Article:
Graduate students and imposter syndrome


Listen to this podcast by Robert B. Desjardins and Suman Varghese from the University of Alberta.

This is well-worth listening to. Many students feel imposter syndrome when it comes to writing. It’s important to understand that this is not an individual flaw but a fiarly common response to an environment that is often competitive and critical. In the podcast, the presenters talk about different manifestations of imposter syndrome and how it can affect a graduate student’s progress.

Working toward generous scholarship – during and after COVID-19


I certainly endorse the idea of “generous scholarship”:

The Research Whisperer

Andrea MacLeod is a professor at the University of Alberta, Canada, where she is the Chair of the Communication Sciences and Disorders department.

Her research has focused on the speech and language abilities of bilingual children and adults. She works with local stakeholders to better understand the language development of multilingual children in inner city schools, to support early language development of refugee children, and to train clinicians and educators in providing support for these children and their families.

Andrea’s ORCID is 0000-0002-4752-9476, and she tweets from @AAN_MacLeod.

Photo by Zachary Keimig | Photo by Zachary Keimig |

Academics who are parents and caregivers will likely be adversely impacted by the COVID-19 pandemic, particularly women. As so clearly articulated by Yolande Strengers and Alessandra Minello, the impact of extended working from home will impact women who work in a wide range of fields.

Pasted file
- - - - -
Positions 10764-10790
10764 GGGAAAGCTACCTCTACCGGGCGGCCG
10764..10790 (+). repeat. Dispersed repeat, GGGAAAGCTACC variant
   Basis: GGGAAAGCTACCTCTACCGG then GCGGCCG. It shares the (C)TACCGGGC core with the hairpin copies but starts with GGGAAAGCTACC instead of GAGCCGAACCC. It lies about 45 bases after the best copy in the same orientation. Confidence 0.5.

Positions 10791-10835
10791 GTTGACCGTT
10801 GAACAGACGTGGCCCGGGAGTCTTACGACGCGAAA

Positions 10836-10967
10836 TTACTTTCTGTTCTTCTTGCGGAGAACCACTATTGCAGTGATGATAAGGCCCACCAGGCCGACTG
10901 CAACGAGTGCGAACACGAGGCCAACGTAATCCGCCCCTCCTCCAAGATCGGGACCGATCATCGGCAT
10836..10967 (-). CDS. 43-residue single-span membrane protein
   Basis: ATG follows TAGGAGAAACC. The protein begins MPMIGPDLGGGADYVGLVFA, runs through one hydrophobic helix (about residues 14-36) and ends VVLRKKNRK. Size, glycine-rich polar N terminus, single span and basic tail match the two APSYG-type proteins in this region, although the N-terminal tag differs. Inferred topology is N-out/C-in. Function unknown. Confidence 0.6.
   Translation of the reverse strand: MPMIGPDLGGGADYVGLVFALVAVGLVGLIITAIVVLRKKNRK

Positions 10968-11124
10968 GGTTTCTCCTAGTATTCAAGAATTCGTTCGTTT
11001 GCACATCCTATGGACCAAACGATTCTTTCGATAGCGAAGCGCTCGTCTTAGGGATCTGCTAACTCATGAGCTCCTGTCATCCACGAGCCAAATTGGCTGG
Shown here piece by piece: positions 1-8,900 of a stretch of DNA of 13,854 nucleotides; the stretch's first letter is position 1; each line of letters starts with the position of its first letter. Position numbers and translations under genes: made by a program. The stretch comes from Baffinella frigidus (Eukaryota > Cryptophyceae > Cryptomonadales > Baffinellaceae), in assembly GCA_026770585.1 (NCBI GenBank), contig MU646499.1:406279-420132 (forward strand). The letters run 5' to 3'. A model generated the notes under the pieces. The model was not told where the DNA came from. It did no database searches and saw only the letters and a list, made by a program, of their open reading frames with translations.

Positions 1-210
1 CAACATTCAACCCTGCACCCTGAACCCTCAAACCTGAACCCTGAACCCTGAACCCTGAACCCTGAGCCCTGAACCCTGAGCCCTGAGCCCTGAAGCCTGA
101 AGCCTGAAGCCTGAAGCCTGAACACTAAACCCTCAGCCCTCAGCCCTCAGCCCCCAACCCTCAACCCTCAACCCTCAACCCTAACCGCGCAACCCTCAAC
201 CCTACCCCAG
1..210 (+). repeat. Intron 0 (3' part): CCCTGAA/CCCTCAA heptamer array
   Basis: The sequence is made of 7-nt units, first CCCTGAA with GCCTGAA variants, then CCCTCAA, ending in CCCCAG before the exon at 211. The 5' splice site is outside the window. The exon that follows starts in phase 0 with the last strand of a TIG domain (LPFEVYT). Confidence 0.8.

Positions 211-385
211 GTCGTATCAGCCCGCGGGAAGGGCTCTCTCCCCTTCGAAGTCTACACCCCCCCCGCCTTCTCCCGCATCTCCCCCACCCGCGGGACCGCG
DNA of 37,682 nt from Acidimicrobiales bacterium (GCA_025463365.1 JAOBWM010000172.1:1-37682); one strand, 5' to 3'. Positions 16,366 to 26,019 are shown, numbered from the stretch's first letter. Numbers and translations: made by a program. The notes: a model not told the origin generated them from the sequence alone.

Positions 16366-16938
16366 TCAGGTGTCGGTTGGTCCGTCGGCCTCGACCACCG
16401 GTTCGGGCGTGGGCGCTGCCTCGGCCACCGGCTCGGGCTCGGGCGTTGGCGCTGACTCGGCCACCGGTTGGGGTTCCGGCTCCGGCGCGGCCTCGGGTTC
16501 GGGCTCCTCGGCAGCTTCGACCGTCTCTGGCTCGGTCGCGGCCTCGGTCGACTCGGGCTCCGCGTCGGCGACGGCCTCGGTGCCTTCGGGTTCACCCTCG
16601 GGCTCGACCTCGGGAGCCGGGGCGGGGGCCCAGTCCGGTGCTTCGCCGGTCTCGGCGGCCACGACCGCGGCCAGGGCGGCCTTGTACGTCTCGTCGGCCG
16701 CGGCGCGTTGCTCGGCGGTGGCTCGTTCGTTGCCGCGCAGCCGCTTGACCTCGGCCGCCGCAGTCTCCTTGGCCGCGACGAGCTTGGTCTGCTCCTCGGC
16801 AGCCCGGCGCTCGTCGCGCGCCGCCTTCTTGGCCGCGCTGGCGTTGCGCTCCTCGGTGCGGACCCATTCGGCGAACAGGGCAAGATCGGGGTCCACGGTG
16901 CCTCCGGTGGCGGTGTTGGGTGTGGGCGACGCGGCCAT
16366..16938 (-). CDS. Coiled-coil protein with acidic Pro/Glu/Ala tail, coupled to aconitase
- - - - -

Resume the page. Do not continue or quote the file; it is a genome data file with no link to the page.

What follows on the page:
During these difficult times, we are doing our best…

View original post 784 more words

Academic Writing: Perspective from an English as Second Language Speaker


Have a look at this blog on writing for international students…

DoctoralWriting SIG

This post comes from guest blogger, Sabrina Islam. Sabrina  is a PhD candidate at the Faculty of Medicine, Dentistry and Health Sciences, the University of Melbourne.

Sabrina is a rookie coder, trying to answer what committing to the response by serotonin means at cellular and evolutionary contexts by looking at biological data. 

Here she reflects on academic writing and doctoral identity.

The language tree image source is artist Minna Sundberg              Source:

As I was parallel drafting both my thesis chapter and an editorial for the past couple of weeks, I realised how quickly I flipflop between different personalities when I write different pieces. From this realisation resurfaced a much bigger realisation—I switch my personality every time I communicate in English.

“Learning another language is like becoming another person”- said Haruki Murakami. I sort of agree. Donning a second language feels really very similar to donning a “work…

View original post 1,404 more words

Writing a thesis by publication. Some reasons for and against


Some interesting thoughts here…

DoctoralWriting SIG

By Kalypso Filippou

Kalypso Filippou is a post-doctoral researcher and part-time teacher at the Faculty of Education, University of Turku in Finland. Kalypso’s research interests mainly focus in the field of higher education, international education, and intercultural postgraduate thesis supervision.